So you are an F-16 user or maintainer and you need to order a spare F-16 electrical wiring harness. You try your normal ordering channels but no one is quoting. Instead their response is “no bid” due to one of the following reasons: (a) no Harness Assembly Drawing (HAD) available, (b) no Mylar available, or (c) no drawing or tooling available. So what do you do? You have a firm requirement for that wiring harness but you do not know how to procure one. Listed below are 4 steps that you can do to resolve this situation. These four steps are the same for MICAP (Mission Impaired Capability Awaiting Parts) situations for F-16 wire harnesses.
Check whether the F-16 wiring harness is a retrofit or not
In order to do this, look at what is physically marked on the wiring harness. All F-16 wiring harnesses start with “H16DW”. The next 3 or 4 characters are numbers that correspond to locations in the aircraft. The last section of the part number is a dash sign and then three numbers that are commonly called dash numbers. Thus a typical part number might be H16DW1812-512. In this example, the basic part number is H16DW1812. The dash number is 512. A retrofit part number is always in the 500’s. A retrofit wiring harness is one that has been modified or upgraded since the time it was originally manufactured. Thus H16DW1812-512 is a retrofit wiring harness since the dash number is in the 500’s.
If the wiring harness is a retrofit
Go back and find all of the TCTOs (Time Compliance Technical Orders) that were performed on the wiring harness. Next, order the original, production wiring harness. In the case of the example above, the original production part number might have been H16DW1812-150. Once it arrives, install it in the aircraft and apply all TCTO’s again in the same order that they were performed over the years. Note that you will have to order all of the material required for each TCTO involving that F-16 wiring harness.
If the wiring harness is not a retrofit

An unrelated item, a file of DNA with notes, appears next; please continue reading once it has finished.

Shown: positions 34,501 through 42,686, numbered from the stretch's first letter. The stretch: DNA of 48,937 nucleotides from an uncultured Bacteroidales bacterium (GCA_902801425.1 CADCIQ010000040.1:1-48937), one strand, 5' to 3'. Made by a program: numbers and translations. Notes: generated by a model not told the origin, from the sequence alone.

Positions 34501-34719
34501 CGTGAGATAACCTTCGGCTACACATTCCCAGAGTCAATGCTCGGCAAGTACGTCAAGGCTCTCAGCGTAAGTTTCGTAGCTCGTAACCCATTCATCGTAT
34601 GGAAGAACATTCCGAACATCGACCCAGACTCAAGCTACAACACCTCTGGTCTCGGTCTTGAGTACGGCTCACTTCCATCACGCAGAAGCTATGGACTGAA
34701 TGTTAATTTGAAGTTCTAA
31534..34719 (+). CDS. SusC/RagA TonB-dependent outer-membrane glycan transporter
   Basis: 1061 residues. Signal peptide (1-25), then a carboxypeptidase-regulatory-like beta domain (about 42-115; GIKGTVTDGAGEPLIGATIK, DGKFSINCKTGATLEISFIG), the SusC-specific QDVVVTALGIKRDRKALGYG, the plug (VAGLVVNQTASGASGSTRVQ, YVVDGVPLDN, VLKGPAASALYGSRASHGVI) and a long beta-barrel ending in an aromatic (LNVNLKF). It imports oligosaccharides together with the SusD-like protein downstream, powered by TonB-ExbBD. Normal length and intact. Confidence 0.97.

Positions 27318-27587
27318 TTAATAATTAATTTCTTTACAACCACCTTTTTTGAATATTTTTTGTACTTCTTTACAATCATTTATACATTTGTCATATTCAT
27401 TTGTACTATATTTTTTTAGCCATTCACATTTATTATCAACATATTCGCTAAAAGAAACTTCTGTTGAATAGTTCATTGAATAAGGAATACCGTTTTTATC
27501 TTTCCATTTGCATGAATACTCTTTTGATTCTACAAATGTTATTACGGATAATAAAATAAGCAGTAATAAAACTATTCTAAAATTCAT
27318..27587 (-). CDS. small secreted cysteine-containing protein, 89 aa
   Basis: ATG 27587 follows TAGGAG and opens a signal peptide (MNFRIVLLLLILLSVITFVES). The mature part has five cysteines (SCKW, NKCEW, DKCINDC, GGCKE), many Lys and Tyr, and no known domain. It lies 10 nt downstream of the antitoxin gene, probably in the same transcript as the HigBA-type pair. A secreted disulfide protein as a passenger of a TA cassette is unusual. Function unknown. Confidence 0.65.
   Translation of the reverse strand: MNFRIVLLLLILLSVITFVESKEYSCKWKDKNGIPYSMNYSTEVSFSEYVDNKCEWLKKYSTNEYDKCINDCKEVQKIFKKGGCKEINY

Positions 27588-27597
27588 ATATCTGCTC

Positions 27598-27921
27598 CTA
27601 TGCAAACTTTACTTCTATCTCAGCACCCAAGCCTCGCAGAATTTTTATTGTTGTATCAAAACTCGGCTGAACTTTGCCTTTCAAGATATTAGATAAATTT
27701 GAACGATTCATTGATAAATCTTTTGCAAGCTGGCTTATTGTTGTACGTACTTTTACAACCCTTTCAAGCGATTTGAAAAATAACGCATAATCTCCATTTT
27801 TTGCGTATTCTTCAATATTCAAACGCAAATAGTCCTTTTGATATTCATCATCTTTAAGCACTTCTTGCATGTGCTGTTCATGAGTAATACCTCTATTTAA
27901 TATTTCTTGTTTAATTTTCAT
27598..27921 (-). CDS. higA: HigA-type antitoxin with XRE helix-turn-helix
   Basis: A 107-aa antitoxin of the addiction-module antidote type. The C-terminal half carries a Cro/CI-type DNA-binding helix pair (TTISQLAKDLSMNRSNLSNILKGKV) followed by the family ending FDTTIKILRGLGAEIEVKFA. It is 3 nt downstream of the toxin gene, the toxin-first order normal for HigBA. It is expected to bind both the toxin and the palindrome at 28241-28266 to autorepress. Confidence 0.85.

In this case your problem is more difficult but not impossible. The situation now is that for some reason, the tooling (i.e. the HAD or Mylar) for that F-16 wiring harness (that was once in production) is no longer available. The first thing to do is to check for typos. Ensure that the part number you need is correct. It is beneficial to actually look at the actual wire harness on the aircraft. If the wire harness is difficult to read, then review the aircraft maintenance records. Also ensure that your normal source for ordering spare parts did not enter a typo. If no typo exists then go to Step 4.
At this time, you have two options: (a) reverse engineer the wiring harness or (b) work with Lockheed Martin or their F-16 licensees for electrical wiring components to resolve the situation. If you reverse engineer the wiring harness, simply remove it from the aircraft, lay it out, take all measurement of lengths and breakout locations, and make a HAD for it. If you decide not reserve engineer it, then either Lockheed Martin or their licensee can either do the reverse engineering or can go back through the sequence of production and retrofit wiring harnesses and develop a new production tool. In either case it gets costly once you get to Step 4 but at least there is a way to get out of this situation and get your F-16 flying again.
InterConnect Wiring is a licensee to Lockheed Martin for F-16 electrical wiring components. If you need more information or want to apply for assistance in procuring an F-16 wire harness, click the button below.